Lessons from failure: Why we try, try again
Your mindset after facing failure can make all the difference
CHICAGO — Everyone experiences failures. But not everyone brushes themselves off and tries again. A new study shows that focusing on what can be learned from a failure appears to help people persevere — with a better chance of success the next time.
Jamil Bhanji is neuroscientist at Rutgers University in Brunswick, N.J. There are two main parts to any challenge that may cause someone to fail, he says. First, there are the aspects a person can control. Whether students study for a test, for instance, is under their control. But there also are aspects outside people’s control. Getting sick could make someone too tired to study, even if he might want to.
No matter what causes a letdown, there can be many ways to cope, Bhanji explains. One way is to concentrate on what led to the failure in the first place. If someone fails a test, a problem-focused approach might be to study more or better the next time.
But people who fail can also try focusing on emotions, says Bhanji. The test-taker might feel bad now, but he can convince himself that things will look brighter in the morning. Bhanji describes that as an emotion-focused approach.
Bhanji’s team wanted to find out what strategies people use to forge ahead after failing. To test this, they brought 30 volunteers into a lab and had them play a computer game. The game modeled a classroom and the aim was for players to graduate from the class. Those who succeeded would earn $10.
But getting a player’s character to move across the computer screen and pass the class was no easy task. Along the way, players faced setbacks that could return their characters back to where they had started.
For instance, one set of players encountered an “exam.” They had to guess at the right answer to a test, pressing the right key to move forward. If they guessed wrong, they moved back to start. Another group of players faced a non-voluntary “course cancellation.” Their players, too, got sent back to the beginning of the game — but there was nothing they could have done to prevent it.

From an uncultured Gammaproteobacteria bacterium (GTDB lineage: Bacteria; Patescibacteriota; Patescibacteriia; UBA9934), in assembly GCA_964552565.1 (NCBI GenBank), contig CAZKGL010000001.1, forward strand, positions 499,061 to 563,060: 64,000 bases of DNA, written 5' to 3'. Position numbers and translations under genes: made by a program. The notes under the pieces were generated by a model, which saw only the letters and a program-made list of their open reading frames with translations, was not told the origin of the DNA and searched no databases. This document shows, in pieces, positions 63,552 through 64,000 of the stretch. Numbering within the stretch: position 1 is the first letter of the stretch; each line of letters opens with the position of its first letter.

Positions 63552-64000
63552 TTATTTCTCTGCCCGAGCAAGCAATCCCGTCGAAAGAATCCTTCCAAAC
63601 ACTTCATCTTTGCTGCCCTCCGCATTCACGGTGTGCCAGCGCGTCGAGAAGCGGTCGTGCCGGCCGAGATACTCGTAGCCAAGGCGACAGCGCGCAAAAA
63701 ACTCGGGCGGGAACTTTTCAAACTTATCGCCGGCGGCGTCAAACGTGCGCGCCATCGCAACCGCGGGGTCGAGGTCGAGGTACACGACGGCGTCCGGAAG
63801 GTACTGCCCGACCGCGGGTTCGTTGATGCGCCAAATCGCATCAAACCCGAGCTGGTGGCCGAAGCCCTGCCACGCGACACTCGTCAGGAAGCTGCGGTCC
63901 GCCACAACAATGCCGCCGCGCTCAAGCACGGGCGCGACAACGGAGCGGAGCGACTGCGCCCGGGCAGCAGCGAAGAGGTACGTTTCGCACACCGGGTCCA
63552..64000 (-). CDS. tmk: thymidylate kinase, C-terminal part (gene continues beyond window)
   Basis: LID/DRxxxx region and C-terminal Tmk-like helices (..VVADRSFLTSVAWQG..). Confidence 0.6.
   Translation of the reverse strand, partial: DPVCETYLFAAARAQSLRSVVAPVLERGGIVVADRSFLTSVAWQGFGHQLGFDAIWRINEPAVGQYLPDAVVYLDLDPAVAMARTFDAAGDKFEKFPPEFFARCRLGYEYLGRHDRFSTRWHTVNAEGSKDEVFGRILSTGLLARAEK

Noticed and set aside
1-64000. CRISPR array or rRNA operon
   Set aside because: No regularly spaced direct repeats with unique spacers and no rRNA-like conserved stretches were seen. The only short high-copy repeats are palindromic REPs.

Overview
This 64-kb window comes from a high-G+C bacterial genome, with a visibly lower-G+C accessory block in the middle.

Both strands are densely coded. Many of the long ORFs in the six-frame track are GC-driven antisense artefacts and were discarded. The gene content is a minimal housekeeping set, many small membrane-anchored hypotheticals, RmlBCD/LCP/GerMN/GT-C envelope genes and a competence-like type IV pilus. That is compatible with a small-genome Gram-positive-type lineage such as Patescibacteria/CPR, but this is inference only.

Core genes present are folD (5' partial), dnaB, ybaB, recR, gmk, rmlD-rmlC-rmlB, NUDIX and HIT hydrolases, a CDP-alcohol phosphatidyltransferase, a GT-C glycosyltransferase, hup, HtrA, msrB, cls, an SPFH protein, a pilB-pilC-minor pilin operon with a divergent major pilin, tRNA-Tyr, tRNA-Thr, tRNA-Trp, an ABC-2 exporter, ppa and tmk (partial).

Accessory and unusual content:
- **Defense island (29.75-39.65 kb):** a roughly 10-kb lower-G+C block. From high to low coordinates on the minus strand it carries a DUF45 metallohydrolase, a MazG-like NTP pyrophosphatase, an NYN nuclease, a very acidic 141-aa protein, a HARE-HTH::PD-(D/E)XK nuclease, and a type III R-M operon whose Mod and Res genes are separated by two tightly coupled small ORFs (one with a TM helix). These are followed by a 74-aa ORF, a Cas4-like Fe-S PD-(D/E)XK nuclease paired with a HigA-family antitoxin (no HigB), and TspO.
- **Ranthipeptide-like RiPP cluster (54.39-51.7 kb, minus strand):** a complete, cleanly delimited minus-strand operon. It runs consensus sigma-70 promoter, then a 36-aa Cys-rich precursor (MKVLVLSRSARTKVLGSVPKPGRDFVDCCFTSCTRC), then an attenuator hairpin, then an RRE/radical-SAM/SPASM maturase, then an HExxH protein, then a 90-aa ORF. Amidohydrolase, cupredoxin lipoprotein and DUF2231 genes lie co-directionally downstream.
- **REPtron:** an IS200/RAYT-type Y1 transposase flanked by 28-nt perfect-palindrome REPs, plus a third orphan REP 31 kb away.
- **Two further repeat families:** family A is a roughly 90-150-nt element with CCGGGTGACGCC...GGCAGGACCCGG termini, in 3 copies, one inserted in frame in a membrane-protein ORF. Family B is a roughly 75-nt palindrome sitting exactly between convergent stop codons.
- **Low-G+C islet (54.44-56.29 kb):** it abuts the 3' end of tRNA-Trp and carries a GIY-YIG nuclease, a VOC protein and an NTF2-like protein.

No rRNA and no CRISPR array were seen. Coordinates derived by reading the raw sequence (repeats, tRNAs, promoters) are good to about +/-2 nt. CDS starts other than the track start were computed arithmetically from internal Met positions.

After each “failure,” players were asked if they would like to try again.
The scientists looked at activity levels in parts of each volunteer’s brain as they played. The researchers used a brain-scanning technique known as functional magnetic resonance imaging, or fMRI. It measures where blood flow is highest and lowest. An area with lots of blood flow suggests that brain region is active. The researchers looked for which brain areas’ blood flow changed when the players decided to try again.
They found that activity was reduced in some parts of the brain when players were tackling challenges. For instance, the ventral striatum (VEN-truhl Stry-AY-tum) sits deep in the skull and is important in motivation — such as whether to try again. Activity here dropped off when players brushed off a failure that had been within their control (such as guessing the wrong key and failing that so-called exam). The lower the activity in this brain region, the more likely a player was to give the game another go. Reduced activity in this area may not be pleasant, since it’s associated with getting something wrong. But it also is associated with learning. As they change their behavior, participants might begin to feel they can do better next time.
But when players were faced with a course cancellation — something they couldn’t control — the activity dropped in a different part of their brains. That part is located right above the eyes and called the ventromedial prefrontal cortex (VEN-troh-MEED-ee-uhl Pree-FRON-tul KOR-tex). This area affects how we judge risk, control our emotions and make decisions. And for uncontrollable setbacks, the lower the activity here, the more likely players were to not give up.